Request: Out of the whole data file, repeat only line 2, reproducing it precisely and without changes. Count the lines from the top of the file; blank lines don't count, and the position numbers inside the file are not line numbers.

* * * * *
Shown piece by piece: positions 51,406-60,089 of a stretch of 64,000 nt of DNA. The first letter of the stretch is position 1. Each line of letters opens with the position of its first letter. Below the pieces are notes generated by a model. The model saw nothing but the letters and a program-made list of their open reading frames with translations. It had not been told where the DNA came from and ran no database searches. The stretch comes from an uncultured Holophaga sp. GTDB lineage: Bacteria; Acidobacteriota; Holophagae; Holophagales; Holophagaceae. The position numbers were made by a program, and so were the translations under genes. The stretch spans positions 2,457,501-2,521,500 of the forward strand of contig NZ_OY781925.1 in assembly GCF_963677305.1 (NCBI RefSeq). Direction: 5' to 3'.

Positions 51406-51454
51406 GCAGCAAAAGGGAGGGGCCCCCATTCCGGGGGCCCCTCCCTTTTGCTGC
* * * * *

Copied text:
Positions 51406-51454